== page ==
It wasn't any easier for the teen to share his story on Sunday. Still young man who moved thousands at the March for Our Lives sat down with WUSA 9.

“For me, I just think about it as I don't want my brother's name to die and I don't want his name to go in vain. So, I just keep pushing,” said 17-year-old Zion Kelly outside of his home, “My story is similar to so many other people's stories around the nation...guns have been a huge issue in our communities."

RELATED: 'I've had enough' | DC teen who lost twin to gun violence speaks at March for Our Lives

Kelly’s community is Northeast Washington D.C. The 17-year-old lives just steps away from where his brother was killed last September.

Sunday, Kelly told WUSA 9 he found comfort and felt empowered by the march. The exact moment was when he asked those in the crowd to raise their hand if they were affected by gun violence. He called that moment humbling.

"Can you imagine how it would be to lose someone that close to you. Sadly, too many of my friends and peers can,” he said in the Saturday speech as he choked-back tears. At the massive march, Kelly told the crowd he did not want his brother to be another statistic.

His twin, Zaire Kelly (16-years-old at the time) was on his way home from a college prep course when he was shot. Kelly was a star student and athlete at Thurgood Marshall Academy in Southeast. The assailant was reportedly wearing ankle bracelet for a previous crime.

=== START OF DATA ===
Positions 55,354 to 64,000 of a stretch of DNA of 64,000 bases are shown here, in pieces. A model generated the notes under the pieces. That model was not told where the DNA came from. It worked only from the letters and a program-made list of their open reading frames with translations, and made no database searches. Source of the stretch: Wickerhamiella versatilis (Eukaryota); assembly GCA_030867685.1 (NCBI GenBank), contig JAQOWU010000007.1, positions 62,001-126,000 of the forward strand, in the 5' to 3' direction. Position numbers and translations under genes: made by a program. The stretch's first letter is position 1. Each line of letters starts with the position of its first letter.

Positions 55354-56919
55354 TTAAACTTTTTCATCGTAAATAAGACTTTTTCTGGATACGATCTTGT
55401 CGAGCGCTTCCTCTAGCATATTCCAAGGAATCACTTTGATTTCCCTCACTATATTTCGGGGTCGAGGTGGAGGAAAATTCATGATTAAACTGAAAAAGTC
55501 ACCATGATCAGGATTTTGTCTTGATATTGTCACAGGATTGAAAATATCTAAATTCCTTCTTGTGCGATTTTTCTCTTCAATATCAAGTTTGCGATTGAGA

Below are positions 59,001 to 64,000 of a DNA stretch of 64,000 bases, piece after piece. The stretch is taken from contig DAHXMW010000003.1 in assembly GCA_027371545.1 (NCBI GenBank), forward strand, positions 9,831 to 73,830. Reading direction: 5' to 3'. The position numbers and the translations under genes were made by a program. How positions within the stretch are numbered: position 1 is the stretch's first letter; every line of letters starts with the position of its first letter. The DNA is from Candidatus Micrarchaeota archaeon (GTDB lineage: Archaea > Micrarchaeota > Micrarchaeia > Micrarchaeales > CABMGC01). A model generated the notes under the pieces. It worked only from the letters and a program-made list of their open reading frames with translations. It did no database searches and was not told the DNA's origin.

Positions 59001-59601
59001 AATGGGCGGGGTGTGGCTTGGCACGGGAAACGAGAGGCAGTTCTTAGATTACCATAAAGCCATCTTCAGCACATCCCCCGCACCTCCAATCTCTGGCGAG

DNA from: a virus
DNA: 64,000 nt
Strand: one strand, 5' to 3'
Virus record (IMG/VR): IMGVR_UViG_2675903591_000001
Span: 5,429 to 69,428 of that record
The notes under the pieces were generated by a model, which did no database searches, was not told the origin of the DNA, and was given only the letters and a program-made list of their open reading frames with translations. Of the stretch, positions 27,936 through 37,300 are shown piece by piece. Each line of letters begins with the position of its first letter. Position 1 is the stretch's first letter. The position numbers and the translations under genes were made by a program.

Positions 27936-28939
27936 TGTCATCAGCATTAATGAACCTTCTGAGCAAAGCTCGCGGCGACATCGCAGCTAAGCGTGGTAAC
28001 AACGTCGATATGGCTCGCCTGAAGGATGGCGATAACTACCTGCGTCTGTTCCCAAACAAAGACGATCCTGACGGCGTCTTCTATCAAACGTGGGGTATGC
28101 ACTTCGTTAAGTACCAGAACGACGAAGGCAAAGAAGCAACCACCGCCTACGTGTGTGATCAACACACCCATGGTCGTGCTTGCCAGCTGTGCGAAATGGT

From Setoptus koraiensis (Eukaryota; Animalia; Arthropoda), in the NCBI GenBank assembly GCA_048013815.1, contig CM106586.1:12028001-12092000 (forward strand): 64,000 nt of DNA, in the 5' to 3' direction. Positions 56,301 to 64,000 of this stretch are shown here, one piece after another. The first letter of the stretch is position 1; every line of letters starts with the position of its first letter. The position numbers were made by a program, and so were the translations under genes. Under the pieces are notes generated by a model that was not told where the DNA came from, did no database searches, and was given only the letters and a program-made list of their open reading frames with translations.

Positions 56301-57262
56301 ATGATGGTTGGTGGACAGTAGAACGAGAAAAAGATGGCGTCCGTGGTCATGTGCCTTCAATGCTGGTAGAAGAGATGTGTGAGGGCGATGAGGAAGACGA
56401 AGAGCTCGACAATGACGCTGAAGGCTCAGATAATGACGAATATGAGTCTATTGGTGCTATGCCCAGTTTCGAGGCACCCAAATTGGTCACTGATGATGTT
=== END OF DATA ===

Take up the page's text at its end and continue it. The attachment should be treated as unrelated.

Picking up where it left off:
"He was still able to attain a gun illegally, lurking the streets,” Zion Kelly said at the march.

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In DC, police crime stats say assaults by dangerous weapons went down 18% from last year to 2016, but the number of firearms recovered last year, was the highest in six years. The number of guns recovered in 2017 is 2,191.

The ATF also keeps gun recovery records. Not all are from crimes, but their latest map says most of the guns recovered in DC in 2016, came from Maryland and Virginia. Those numbers were 227 and 494 guns recovered respectively. In the District, the ATF recovered 54 guns.

"I always walk to walk past just to honor him and remember that he took his last breaths right there,” said Kelly.

He’s not hiding from the pain.

"We're just tired of, like, having to live in constant fear that one day we're going to be robbed and one day we're going to be shot to and from school and no one wants that. And we don't' want that especially for the generations that are coming up,” said the 17-year-old.

After the March for Our Lives, the big question is can students turn that march into action?

Kelly announced on Saturday their family is working creating legislation called, “The Zion Kelly Public Safety Zone Amendments Act of 2018.”

The family wants to create safe passage areas for students going to and from school and after school activities. They also want to extend “Gun Free Zones.” These areas increase the penalties if you're caught illegally with a firearm in one.